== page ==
Fantasy Football – Bonus Points
Guest Post from Richard Kenny – Follow him on twitter @InfernoSix
Bonus points are an important part of the game. Each week there are 6pts on offer per game and so 60pts in total. Over a season, it is theoretically possible for a player who is awarded the maximum of 3 pts each week, to accrue over the season 3*38 = 114 bonus pts. It is also important to understand how the bonus points are calculated and which players are being awarded them. This can then influence our transfer, captain & formation decisions.
How are points awarded?
There is a full explanation on the FPL website as to how the bonus points are awarded. Below is an extract from the site:
Bonus points are a key ingredient of the scoring in Fantasy Premier League.
They are devised and allocated post-match according to a Bonus Points System (BPS).
The BPS utilises a range of statistics supplied by Opta that capture actions on the pitch, to create a performance score for every player.
The players with the top three BPS in a given match receive bonus points – three points to the highest-scoring player, two to the second best and one to the third.
Bonus point ties are resolved are as follows:
- If there is a tie for first place, Players 1 & 2 will receive 3 points each and Player 3 will receive 1 point.
- If there is a tie for second place, Player 1 will receive 3 points and Players 2 and 3 will receive 2 points each.
- If there is a tie for third place, Player 1 will receive 3 points, Player 2 will receive 2 points and Players 3 & 4 will receive 1 point each.
Players earn BPS points based on the following statistics (one point for each unless otherwise stated)
So what do I make of the BPS system? Most points, 24 are awarded for forwards scoring a goal whilst midfielders scoring goals are only awarded 18 pts. This is in contrast to the normal points players are awarded in the game, where forwards receive 4 pts and midfielders 5 pts.
As they play further away from goal, it is logical to think that midfielders should be awarded more BPS points than forwards. The same is true for defenders; again the BPS for defenders scoring is only 12 pts, half that of forwards. I think the scoring goals BPS should be adjusted so it is in line with the normal point scoring goal awards.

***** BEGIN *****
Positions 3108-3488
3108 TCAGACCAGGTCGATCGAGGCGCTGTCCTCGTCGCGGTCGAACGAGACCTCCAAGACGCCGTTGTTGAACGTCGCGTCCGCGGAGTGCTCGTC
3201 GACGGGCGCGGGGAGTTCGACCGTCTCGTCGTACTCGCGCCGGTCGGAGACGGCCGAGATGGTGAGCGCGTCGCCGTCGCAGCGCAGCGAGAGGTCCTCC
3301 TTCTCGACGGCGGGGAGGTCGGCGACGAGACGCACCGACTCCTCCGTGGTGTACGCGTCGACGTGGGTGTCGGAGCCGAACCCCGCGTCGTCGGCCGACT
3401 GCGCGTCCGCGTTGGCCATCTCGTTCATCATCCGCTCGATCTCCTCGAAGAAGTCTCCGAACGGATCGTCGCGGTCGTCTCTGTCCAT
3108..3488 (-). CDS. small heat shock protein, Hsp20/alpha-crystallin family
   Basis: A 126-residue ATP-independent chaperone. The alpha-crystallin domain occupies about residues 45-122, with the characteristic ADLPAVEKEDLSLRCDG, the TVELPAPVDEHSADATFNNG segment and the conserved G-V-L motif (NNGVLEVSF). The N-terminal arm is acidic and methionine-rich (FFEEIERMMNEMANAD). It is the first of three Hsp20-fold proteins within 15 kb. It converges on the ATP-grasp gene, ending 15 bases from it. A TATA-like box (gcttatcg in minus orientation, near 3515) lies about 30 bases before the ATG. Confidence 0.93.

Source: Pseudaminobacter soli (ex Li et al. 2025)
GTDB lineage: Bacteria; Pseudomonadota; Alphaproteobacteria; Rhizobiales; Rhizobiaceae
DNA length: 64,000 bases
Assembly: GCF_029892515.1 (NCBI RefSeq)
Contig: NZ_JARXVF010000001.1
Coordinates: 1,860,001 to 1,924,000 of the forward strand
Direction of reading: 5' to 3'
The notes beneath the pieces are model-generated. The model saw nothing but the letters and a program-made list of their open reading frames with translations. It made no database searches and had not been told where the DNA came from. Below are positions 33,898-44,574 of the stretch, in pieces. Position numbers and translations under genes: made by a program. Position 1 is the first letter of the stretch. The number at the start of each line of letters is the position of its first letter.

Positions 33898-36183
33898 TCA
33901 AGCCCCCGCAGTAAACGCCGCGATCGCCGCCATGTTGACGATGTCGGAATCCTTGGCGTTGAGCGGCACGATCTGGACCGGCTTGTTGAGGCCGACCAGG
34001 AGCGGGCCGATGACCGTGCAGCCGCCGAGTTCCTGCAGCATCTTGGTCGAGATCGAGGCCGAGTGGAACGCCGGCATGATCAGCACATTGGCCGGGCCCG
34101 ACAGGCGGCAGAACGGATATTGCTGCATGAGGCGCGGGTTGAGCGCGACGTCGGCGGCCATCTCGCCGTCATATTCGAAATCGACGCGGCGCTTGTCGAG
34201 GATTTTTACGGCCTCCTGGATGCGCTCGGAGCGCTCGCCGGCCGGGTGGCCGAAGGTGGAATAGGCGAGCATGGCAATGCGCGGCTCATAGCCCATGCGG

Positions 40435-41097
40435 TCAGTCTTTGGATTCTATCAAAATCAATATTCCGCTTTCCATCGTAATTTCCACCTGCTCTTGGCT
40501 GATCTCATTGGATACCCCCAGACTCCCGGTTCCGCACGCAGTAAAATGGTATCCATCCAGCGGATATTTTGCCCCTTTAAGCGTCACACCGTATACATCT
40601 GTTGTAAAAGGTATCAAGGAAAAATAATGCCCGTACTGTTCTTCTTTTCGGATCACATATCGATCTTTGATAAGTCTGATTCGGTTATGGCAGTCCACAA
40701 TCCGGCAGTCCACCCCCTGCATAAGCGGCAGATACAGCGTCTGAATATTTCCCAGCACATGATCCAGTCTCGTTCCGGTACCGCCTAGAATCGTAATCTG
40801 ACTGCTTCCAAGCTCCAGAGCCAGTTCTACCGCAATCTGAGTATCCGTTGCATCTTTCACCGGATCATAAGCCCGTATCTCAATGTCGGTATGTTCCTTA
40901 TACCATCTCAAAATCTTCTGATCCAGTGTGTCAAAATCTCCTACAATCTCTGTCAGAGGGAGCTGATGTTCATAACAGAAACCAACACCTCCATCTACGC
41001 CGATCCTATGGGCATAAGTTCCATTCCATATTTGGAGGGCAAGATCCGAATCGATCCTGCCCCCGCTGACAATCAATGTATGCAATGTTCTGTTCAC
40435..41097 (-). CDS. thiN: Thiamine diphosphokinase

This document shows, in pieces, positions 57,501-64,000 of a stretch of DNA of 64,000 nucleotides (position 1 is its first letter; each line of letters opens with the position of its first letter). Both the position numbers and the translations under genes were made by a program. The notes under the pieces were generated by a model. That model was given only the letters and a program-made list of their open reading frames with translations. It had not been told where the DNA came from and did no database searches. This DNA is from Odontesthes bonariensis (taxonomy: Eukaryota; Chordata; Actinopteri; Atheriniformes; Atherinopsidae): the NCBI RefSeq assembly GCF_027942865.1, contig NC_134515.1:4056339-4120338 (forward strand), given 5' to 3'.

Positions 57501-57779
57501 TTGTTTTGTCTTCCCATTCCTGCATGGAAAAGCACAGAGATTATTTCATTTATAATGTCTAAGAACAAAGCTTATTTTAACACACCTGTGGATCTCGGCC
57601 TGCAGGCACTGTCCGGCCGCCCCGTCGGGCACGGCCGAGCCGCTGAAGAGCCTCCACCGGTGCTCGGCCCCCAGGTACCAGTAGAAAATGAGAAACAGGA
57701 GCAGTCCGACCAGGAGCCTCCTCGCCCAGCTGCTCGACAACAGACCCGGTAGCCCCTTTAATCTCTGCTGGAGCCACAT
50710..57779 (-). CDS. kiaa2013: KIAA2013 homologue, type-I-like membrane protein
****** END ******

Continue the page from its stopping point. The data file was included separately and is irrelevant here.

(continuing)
Bonus Point Distribution
Table 3 shows the bonus point distribution by team and position up to the end of GW7
The teams are listed in points order. Top of the list is Arsenal with 36 points closely followed by MCI 35 points and LIV 33 points.
Liverpool midfield has 31 points on its own and is the highest position score of any team by a long way.
MCI has the best forwards, no surprises there! However, their midfield is even better with 18 pts.
ARS & MUN have the joint best defences with 17 pts each.
Overall, midfielders have accrued 203 bonus pts to forwards 85 bonus pts. This could be explained as there are more midfielders than forwards.
However, table 4 is the same data but just for the top 10 players in each position. Again the midfielders have outscored the forwards. This supports my theory that the best formation to use is 352.
Liverpool Player Analysis
As Liverpool’s midfield has the highest position score of any team, I thought it would be good to look at these first.
Milner is the player who has the highest BPS 193 and bonus points of 9. He is the cheapest midfielder however Mane, the most expensive midfielder has only 109 BPS and 2 bonus pts. Interestingly, he is the second most popular player with 15% of teams selecting him.
When making a decision on who to pick out of a number of choices, I sometimes go with the player who is scoring to most bonus points. So if I didn’t have a Liverpool midfielder in my side I would pick Milner. Although, I am thinking about adding Milner to my midfield.
ARS/MUN Defender Analysis
Arsenal and Man Utd have the best defences for bonus points. In the last two game weeks Blind has replaced Shaw and played as a fullback. In this position he has been awarded 4 bonus pts even though Utd have not kept a clean sheet in either game.
Koscielny has higher BPS than the more popular Bellerin and could be a good differential.
The table does highlight an apparent anomaly with the BPS system. Monreal has scored 156 BPS pts and been awarded 4 bonus pts. Whilst Bellerin has scored 13 less BPS pts and been awarded 1 more bonus pt. This is because the award of bonus pts also depends on the BPS of the other player in each game.
Defenders have scored 133 bonus points overall but do full backs score the same as centre backs? Table 7 is a comparison between the two.
28 fullbacks scored 82 bonus points which is an average of 2.93 per player. Whilst only 51 bonus points were scored by 20 centre backs at an average of 2.55 points per player. This means that we should be selecting fullbacks and not centre backs for our teams.
- The BPS system has a flaw in that forwards are awarded more BPS for scoring goals than midfielders and defenders.
- In spite of this, midfielders are being awarded more bonus points than forwards and so the optimum formation is 352.
- Liverpool’s midfield has more bonus points than any other team/position. There should be at least one of them in every FPL team.
- Koscielny could be a good differential as opposed to Bellerin.
- Fullbacks are awarded more bonus points than centre backs. Therefore, when picking defenders we should go for attacking full backs.
FPL manager for 7 seasons and in the last 5 seasons finished in top 5% with a highest rank of 5,934. Writer for various FPL websites. Uses a Moneyball approach to FPL.
Follow Richard on Twitter at @InfernoSix